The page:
ROOM – Chapters 3 and 4 (Dying and After)

ROOM - by Emma Donoghue

Wow, I don’t think I’ve ever read a chapter as quickly as I did Chapter 3 (Dying) – that was an emotional rollercoaster! It literally took my breath away; I was anticipating every positive and negative outcome possible when Ma and Jack were planning (and ultimately implementing) their “Great Escape.” I wondered: would the plan work? Would Old Nick catch Jack faking his illness/death? Would authorities catch Old Nick? Amid these questions, I also wondered why Old Nick was willing to take Jack out of Room – because he had witnessed the stillborn’s death and seemed to have no remorse. What was different about Jack?

Dying, for me, was the fastest 55-pages-read ever! I was engrossed. I could not – would not! – stop reading until I knew, with certainty, that Jack had made it to Outside, safe and sound. Their plan (“Sick, Truck, Hospital, Police, Save Ma”) was genius, it was truly The Great Escape!

Chapter 4 (After) left me nervous and very anxious. I admittedly wanted Room (its control, structure, and routine) back – I know, I’m crazy, right?! Jack’s planned escape was successful, but I think we finally see Ma’s human-ness, rather than her mother-ness. She’s quick to lose patience; quick to lose her temper; and, quick to succumb to the conveniences (and inconveniences) of reality in Outside.
Personally, I caught reflections of my own self during After and realized I lose my patience when things – mostly people – don’t do as I would like, when I would like them too.) Ridicule aside, aren’t we all guilty of Ma’s physical and mental breakdown? Do we not also lose our temper when the weight of the world is too much in a particular moment? I thought it was poignant when Jack said, “I’ve seen the world and I’m tired now.” Outside was too overwhelming for the little guy, and I can’t say I disagree with him – it can be too much to handle at times!

Interesting to me was Ma’s quick diversion to worldly priorities and possessions once she arrived Outside. Even Jack caught notice very quickly when he said, “{Ma would} rather read the paper than sleep with me.” Of course, I also think Jack jumped on the more-more-more wave when Ma asked him to choose five toys and Jack chose six. When is enough enough? We live in a world, in a society, with great abundance, yet humans are rarely content.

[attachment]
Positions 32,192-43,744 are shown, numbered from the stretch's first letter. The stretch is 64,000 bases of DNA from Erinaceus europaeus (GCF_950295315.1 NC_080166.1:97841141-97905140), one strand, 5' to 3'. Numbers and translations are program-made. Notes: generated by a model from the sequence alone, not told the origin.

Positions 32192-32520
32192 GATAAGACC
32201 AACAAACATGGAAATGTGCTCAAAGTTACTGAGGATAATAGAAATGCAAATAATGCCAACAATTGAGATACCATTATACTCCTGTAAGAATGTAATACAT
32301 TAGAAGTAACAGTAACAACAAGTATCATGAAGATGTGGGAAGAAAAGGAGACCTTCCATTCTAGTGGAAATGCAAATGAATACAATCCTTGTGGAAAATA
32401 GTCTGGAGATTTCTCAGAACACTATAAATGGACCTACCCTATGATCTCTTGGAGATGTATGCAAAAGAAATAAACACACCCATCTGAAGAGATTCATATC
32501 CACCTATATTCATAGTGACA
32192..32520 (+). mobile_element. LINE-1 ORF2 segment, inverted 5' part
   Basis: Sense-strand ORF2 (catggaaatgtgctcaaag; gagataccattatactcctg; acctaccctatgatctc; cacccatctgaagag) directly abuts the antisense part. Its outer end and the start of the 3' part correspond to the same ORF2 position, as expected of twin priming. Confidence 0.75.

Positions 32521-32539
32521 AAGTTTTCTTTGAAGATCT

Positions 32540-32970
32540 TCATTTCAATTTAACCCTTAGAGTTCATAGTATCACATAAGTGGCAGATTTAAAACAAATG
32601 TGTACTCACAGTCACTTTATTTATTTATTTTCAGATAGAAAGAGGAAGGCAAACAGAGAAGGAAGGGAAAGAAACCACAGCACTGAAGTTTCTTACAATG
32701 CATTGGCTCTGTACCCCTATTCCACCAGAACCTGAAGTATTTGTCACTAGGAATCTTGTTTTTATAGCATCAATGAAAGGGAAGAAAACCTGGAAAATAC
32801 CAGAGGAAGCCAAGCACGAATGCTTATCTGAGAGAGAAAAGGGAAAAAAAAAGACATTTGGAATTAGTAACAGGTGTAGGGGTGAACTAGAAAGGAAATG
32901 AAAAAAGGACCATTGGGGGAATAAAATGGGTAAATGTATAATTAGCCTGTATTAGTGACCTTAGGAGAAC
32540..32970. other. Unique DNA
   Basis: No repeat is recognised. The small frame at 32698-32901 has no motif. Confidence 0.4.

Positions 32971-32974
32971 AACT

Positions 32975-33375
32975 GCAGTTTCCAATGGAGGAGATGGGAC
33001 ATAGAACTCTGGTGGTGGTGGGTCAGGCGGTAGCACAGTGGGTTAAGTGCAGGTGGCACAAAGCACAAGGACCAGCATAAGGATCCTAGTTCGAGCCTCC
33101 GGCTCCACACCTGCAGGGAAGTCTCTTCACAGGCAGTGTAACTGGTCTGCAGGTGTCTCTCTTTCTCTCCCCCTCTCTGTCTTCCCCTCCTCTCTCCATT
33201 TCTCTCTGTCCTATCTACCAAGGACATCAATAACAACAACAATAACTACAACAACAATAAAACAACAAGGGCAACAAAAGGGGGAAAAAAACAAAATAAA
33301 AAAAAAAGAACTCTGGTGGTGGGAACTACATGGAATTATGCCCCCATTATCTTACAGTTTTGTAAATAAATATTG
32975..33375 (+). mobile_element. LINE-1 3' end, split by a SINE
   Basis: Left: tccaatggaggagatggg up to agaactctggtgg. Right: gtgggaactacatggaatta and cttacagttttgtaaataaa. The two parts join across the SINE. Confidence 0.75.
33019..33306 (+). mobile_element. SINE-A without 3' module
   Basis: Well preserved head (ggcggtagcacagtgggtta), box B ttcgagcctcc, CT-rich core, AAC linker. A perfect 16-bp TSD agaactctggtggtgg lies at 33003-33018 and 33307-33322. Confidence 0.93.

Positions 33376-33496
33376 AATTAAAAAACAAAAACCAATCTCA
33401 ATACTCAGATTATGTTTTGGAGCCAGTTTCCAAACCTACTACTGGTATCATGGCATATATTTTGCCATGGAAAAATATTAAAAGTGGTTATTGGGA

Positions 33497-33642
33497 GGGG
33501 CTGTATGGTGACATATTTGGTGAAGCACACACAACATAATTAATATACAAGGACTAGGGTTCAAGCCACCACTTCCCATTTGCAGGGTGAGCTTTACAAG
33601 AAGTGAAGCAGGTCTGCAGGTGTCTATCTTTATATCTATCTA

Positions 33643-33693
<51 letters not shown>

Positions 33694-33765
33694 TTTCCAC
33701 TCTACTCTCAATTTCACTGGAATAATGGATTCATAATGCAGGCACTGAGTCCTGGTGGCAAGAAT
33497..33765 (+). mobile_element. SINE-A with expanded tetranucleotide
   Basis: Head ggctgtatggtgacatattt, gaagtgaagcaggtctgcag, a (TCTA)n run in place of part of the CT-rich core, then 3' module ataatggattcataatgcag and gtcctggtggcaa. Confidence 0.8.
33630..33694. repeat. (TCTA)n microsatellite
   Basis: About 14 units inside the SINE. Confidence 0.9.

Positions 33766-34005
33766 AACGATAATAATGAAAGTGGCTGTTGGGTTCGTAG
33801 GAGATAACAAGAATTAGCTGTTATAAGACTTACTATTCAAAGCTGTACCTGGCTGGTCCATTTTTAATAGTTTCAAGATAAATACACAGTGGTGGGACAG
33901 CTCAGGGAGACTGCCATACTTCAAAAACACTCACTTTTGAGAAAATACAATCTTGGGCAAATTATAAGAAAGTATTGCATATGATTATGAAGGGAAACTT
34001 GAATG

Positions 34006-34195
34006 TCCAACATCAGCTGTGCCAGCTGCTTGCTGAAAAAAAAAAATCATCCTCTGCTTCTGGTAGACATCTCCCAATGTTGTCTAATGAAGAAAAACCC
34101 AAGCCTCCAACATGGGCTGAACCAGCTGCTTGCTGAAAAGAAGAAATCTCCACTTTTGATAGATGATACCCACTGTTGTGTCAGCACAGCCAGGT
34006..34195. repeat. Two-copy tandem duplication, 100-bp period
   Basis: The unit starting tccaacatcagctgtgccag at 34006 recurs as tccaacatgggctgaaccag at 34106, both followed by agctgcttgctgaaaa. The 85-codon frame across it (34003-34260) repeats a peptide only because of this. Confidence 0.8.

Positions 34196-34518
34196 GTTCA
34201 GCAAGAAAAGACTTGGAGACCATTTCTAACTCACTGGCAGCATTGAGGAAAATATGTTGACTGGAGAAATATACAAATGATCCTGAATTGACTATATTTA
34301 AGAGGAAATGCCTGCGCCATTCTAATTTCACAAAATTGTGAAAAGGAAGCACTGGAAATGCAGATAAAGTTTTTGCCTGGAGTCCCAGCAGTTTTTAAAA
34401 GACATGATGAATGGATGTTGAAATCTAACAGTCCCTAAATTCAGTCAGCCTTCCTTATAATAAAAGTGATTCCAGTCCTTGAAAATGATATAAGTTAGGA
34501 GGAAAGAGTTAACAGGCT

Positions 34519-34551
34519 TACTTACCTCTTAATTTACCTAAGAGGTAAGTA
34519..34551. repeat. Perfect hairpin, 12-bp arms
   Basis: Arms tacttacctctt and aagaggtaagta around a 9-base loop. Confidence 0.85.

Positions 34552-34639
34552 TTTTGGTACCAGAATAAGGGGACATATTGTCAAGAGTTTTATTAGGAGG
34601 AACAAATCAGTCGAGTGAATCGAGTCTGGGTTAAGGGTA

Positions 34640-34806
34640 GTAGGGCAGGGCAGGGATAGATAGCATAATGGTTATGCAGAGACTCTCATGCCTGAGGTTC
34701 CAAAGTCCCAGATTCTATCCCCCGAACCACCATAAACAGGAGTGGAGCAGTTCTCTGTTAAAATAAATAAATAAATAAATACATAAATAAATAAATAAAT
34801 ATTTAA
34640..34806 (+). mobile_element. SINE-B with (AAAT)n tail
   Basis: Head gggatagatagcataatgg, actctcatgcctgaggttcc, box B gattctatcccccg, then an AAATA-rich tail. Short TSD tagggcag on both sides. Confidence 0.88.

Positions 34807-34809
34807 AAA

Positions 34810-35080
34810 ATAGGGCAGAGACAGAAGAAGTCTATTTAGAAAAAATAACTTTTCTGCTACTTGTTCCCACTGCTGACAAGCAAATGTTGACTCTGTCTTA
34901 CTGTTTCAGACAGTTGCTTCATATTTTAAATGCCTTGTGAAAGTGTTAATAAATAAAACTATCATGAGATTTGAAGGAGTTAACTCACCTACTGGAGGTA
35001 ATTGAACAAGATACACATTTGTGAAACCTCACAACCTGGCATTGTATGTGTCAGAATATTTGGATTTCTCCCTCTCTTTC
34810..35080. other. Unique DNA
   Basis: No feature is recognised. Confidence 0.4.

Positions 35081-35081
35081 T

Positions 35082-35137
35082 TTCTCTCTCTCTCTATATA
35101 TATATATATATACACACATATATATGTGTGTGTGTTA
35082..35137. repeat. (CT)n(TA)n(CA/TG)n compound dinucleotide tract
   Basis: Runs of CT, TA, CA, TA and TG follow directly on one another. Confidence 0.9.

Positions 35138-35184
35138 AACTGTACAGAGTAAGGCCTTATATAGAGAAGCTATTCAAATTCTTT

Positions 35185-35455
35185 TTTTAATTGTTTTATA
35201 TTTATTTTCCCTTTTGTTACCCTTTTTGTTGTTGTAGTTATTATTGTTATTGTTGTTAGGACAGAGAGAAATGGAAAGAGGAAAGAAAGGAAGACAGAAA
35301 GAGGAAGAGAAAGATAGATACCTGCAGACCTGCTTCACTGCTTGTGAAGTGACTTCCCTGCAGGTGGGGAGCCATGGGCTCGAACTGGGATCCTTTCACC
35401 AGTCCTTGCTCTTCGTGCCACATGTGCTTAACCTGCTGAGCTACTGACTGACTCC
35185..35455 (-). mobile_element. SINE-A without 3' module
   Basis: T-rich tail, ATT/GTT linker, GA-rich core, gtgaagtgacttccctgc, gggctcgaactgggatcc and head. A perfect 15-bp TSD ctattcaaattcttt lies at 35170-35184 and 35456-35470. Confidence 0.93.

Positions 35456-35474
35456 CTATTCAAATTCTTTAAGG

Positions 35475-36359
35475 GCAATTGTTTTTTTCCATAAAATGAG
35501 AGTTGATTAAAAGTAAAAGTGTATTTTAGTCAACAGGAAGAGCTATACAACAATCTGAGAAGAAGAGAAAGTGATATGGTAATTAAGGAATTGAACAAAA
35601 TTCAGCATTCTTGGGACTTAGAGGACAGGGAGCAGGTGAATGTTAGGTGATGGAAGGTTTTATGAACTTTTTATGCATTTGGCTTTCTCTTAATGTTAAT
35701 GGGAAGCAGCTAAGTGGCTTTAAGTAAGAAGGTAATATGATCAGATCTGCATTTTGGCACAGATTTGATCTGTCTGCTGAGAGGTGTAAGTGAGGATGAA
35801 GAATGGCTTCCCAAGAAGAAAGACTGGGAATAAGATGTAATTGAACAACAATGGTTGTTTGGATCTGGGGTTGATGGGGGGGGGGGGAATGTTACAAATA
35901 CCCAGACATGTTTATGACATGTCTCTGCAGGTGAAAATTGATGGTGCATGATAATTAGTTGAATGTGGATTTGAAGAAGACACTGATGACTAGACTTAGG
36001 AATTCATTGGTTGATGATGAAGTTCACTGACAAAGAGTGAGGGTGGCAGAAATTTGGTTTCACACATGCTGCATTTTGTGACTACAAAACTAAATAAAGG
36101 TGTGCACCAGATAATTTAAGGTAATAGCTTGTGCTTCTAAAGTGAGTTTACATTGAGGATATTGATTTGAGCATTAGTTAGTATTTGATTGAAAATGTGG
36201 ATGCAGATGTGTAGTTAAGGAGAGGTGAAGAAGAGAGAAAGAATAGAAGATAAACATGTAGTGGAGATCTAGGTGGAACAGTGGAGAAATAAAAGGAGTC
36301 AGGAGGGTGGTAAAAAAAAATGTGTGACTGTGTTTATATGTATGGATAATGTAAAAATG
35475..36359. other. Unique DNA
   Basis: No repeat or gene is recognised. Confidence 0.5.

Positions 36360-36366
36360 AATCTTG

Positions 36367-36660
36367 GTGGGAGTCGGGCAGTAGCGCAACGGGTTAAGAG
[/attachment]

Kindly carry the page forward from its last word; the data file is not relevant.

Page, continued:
Why did Ma tell Jack the story of the isolated monkeys? Is this a foreshadowing trick? Why did Ma (and the medical staff) allow Jack to leave the center for the dinosaur trip? It seemed way too early to me.

The very end of After leaves me curious…and furious. Ma, it seems, has over-dosed on painkillers. Why would she attempt suicide now that she and Jack are in Outside? She’s been so strong, for so long, and she wants to let it all go now? I don’t understand.

Of course I read the last chapter, but I promise not to spoil it for anyone. There was not enough strength to keep me from turning those pages – I was selfish and had to keep reading!!!

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Comments

  1. I don’t think it’s that hard to understand Ma’s suicide attempt. Of course we want to believe that their escape will be their “happily ever after,” but of course that’s not true, because at that point there is still half the book left. Human bevavior isn’t as simple as “happily ever after.” Ma was free but finally had to face the aftermath of the trauma of being locked up and raped nearly ever night for seven years, and other things revealed later in the story.

    • Thank you for sharing this insight. What do you think of this book? I thought it was very clever. If you are interested, check out Real Simple’s no-obligation book club’s website. The author of Room, Emma Donaughe will be answering questions via the blog post sometime soon. I hope you will join the discussion there. Thanks for visiting my blog and leaving a comment, I love to hear from readers!

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